Parkinson’s disease symptoms ‘reversed’ by mini implant, trial suggests

A hospital in Bristol is believed to be the first in the world to implant a device into a brain to reverse the symptoms of Parkinson’s disease. Southmead Hospital surgeons used a tiny deep brain stimulation (DBS) device to override abnormal brain-cell firing patterns caused by Parkinson’s. Tony Howells, the first person to receive the treatment as part of a trial, said the impact was “amazing”.

The new DBS system, the smallest ever created, involves a tiny battery system for the device implanted into the skull. It then delivers electrical impulses directly to targeted areas of the brain. To do so, electric probes are put through the skull and deep into the centre of the brain, into the subthalamic nuclei. It takes just three hours to carry out the new operation, about half the time it used to with the larger battery.

https://www.bbc.com/news/uk-england-bristol-61215241

Published by charlesghose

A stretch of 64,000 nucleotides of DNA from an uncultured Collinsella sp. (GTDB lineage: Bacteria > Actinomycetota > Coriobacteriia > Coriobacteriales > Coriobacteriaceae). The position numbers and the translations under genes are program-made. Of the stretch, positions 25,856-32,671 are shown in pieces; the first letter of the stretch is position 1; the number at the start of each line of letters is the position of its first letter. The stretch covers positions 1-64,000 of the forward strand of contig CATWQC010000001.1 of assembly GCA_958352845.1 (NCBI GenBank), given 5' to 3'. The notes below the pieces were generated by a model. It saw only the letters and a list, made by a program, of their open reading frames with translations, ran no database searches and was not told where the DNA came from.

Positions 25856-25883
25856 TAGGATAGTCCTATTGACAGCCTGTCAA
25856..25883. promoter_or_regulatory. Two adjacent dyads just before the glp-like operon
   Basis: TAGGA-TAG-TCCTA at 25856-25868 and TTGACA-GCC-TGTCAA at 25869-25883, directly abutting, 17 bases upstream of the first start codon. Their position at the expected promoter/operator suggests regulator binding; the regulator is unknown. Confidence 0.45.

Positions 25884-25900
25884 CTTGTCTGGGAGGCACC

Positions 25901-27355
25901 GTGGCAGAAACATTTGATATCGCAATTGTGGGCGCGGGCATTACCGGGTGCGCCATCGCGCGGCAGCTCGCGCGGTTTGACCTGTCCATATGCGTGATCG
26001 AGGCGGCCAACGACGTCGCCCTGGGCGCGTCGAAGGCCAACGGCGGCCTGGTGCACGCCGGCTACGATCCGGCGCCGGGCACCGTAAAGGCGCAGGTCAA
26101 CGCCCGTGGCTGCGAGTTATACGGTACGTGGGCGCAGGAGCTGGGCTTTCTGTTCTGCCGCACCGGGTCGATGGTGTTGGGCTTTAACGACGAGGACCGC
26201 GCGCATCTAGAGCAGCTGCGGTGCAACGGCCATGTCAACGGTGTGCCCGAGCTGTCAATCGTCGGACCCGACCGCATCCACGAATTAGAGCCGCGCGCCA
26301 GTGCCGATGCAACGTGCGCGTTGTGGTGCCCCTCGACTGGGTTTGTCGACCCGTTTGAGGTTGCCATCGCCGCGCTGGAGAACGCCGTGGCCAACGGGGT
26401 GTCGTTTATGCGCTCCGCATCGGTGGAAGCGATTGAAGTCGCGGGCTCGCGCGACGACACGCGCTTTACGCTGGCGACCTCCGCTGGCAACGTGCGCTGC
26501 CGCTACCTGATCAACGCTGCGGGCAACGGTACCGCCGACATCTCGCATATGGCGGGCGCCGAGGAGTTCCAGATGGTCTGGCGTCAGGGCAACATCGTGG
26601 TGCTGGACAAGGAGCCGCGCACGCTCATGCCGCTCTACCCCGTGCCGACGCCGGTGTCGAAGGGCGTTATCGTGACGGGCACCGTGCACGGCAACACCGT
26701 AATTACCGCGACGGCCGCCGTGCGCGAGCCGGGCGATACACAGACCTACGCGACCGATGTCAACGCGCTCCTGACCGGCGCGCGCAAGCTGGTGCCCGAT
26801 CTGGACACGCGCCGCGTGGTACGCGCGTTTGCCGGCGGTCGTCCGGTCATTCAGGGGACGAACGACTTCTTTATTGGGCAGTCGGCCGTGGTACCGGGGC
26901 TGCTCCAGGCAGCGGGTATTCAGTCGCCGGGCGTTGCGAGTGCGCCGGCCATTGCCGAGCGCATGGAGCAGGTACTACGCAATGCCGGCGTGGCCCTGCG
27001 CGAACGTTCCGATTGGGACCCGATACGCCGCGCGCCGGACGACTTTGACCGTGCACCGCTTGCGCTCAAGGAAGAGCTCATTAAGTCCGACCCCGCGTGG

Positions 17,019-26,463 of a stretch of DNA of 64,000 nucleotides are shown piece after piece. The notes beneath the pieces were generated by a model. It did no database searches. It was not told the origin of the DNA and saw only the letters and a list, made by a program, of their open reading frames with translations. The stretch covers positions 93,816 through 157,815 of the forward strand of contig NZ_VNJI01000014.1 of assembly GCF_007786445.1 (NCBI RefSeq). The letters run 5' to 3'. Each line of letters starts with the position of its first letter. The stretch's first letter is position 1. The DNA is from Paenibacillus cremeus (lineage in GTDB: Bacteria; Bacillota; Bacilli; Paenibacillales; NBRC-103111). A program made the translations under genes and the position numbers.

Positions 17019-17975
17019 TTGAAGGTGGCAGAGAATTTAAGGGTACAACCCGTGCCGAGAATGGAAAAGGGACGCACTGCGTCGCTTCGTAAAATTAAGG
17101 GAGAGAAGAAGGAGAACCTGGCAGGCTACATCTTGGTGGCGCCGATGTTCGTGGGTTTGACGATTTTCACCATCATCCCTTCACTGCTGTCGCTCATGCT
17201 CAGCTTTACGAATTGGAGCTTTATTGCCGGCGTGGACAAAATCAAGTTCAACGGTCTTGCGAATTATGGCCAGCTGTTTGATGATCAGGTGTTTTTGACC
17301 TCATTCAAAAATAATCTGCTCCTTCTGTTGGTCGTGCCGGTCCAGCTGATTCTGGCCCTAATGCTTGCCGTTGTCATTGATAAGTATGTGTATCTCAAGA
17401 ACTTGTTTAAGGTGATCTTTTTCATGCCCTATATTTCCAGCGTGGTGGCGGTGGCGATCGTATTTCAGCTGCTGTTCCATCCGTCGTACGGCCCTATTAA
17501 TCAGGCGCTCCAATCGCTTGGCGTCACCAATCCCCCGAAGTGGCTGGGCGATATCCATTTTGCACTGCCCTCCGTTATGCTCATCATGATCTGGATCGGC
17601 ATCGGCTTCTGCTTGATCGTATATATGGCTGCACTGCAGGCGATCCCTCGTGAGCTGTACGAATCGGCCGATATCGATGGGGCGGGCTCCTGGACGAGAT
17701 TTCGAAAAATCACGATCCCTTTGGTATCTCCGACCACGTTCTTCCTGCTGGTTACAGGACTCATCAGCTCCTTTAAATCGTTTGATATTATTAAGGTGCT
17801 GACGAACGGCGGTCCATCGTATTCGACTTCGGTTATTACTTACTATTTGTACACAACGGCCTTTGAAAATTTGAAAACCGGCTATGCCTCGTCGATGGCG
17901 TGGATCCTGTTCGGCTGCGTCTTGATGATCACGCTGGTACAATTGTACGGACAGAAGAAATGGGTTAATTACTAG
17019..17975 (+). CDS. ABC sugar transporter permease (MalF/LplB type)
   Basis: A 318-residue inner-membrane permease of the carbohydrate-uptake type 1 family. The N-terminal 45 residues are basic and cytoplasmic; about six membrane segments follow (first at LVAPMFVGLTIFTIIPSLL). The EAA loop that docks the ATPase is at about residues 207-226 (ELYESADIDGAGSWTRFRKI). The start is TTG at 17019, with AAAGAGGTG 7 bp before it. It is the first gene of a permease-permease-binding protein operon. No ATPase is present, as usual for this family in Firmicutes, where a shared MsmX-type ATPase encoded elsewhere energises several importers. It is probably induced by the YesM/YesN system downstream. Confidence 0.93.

Charles Ghose graduated the University Of Greenwich London with a BA in Communications and Media. His university life was very enriched by his very active participation in various University societies. Charles ran the gamut of campus student communities; he was involved with the Politics and Debate Societies, Students Union, and University Of Greenwich Choir, and chamber choir. Charles Ghose acts as an independent contractor working in the very lucrative Freelance Translator Field. He has been hired by various International Humanitarian NGO's, private corporations, and The Overseas Fellowship Mission. Charles has also lead workshops for employers on the theme of mindfulness training courses for the improvement of employee’s health and well-being. Charles is a strong believer that a happy work force adds to higher productivity and loyalty to a company by employees.

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